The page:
You do NewPackage and get a notebook for writing your package (ApplicationMaker will make the .m file for you from this notebook). Don't get even slightly fancy with usage messages in here! In my first attempt, I tried something as little as setting the arguments for function forms in italics, and it caused a cascade of crap to happen later when I did BuildApplication and DeployApplication. I had to rekeyboard all my ::usage messages because even one stray invisible Italic tag caused massive downstream pain -- missing styles, all kinds of StyleBox noise copied to the reference pages, many more goobers I didn't even look into.

Other than that, it seemed to work well with MMA 9, even though it was written for MMA 8. Huge kudos to jmlopez for working this out. While it's not perfect, it's such a great start that I will certainly use it in the future.

I did not complete the documentation for my sample in the interests of getting this answer out quickly. Another couple of findings (really reminders for me) are:

Proper documentation is a LOT of work. It easily outstrips the effort of writing the code by factors of 2 to 10. Even for my tiny example, it would probably take me several more days to get it to professionally presentable level.

HOWEVER it is very valuable work! The effort of writing documentation and thinking about how someone else would try to understand this tiny library made me improve it by refactoring and redesigning several times. A professionally presentable API isn't even fully DESIGNED before it's DOCUMENTED with a skeptical, third-party audience in mind! Just do it.

  • $\begingroup$ Thank you for sharing your experience and bringing this topic up. This must be also useful to me someday. I totally agree that it is very valuable to write a well-organized documentation. $\endgroup$
    – Leo Fang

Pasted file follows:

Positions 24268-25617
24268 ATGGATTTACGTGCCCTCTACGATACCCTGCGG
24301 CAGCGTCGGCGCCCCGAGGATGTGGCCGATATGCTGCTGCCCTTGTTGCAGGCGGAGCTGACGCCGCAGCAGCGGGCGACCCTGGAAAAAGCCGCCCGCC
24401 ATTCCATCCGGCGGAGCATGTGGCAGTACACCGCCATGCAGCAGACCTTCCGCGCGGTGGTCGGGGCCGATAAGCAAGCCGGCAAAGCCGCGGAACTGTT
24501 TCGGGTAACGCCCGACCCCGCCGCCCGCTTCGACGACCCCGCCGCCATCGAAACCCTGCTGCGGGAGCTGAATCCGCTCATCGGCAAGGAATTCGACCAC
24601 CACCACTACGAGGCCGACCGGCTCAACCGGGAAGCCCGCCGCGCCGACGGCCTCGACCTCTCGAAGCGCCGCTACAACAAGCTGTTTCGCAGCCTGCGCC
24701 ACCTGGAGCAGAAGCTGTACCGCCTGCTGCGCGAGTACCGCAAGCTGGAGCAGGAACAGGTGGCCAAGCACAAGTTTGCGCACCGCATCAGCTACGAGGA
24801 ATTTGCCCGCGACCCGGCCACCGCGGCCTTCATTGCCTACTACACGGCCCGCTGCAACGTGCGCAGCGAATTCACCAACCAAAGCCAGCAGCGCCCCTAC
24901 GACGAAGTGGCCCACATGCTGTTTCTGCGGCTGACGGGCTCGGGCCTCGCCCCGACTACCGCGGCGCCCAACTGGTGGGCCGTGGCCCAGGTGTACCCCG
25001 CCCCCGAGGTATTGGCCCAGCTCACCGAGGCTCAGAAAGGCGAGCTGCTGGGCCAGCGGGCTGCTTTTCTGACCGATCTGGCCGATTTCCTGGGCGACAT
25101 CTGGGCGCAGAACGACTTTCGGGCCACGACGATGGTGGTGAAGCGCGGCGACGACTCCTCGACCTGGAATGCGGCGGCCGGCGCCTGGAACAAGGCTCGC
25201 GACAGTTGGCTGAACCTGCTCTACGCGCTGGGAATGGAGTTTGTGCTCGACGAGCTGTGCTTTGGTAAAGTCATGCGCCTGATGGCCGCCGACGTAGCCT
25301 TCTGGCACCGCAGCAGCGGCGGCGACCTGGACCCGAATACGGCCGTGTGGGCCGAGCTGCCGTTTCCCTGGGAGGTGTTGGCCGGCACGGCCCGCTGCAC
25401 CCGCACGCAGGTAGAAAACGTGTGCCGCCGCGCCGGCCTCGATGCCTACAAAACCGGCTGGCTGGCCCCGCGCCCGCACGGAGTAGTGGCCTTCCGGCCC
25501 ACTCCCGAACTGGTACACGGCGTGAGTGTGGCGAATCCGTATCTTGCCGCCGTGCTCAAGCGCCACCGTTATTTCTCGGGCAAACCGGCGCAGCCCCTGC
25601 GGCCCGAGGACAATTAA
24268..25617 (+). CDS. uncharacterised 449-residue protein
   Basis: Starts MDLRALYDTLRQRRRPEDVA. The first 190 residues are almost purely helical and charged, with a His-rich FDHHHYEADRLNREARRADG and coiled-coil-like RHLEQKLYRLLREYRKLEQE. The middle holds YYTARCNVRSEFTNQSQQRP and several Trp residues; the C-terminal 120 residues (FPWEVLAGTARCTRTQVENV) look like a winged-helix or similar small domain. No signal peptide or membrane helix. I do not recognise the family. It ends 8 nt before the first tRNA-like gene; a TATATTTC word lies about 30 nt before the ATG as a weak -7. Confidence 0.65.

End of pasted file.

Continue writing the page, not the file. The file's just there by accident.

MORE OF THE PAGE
Commented May 23, 2014 at 2:10
  • $\begingroup$ It's great it exists but it's far from perfect and should be rewritten. In my case it didn't even work, and content gets generated in a very non-natural way, so I didn't learn anyithng about it while studying the source. If somebody wants to contribute to this, please contact me (author himself or herself doesn't have time for that). Proper documentation should not be a lot of work: in Mathematica it's just a bunch of examples rubricated in a certain way, it works wonderfully, and it should not be difficult to create at all. $\endgroup$
    – akater
    Commented May 23, 2014 at 10:16
  • $\begingroup$ For me, examples are the crux of the documentation. Users should be able to learn my library from the examples alone, with the formal description mostly for back-checking the abstraction the user mentally develops from the examples. Imagining how the user will read the examples, often leads to revising the library itself. It's similar to writing unit tests in ordinary software development. The examples should be a minimal set that illustrates everything important the functions do and don't do, especially edge cases. (That's why I say it's a lot of work -- it generates refactoring of the code) $\endgroup$
    – Reb.Cabin
    Commented May 23, 2014 at 13:03
  • $\begingroup$ @Akater I'll be happy to contribute to your rewrite of ApplicationMaker as time allows me to do. $\endgroup$
    – Reb.Cabin
    Commented May 23, 2014 at 13:04
  • $\begingroup$ @Reb.Cabin github.com/akater/ApplicationMaker Feel free to email or Jabber me, it's all in the profile. $\endgroup$
    – akater
    Commented May 24, 2014 at 0:54

Your Answer

By clicking “Post Your Answer”, you agree to our terms of service and acknowledge you have read our privacy policy.

Not the answer you're looking for? Browse other questions tagged or ask your own question.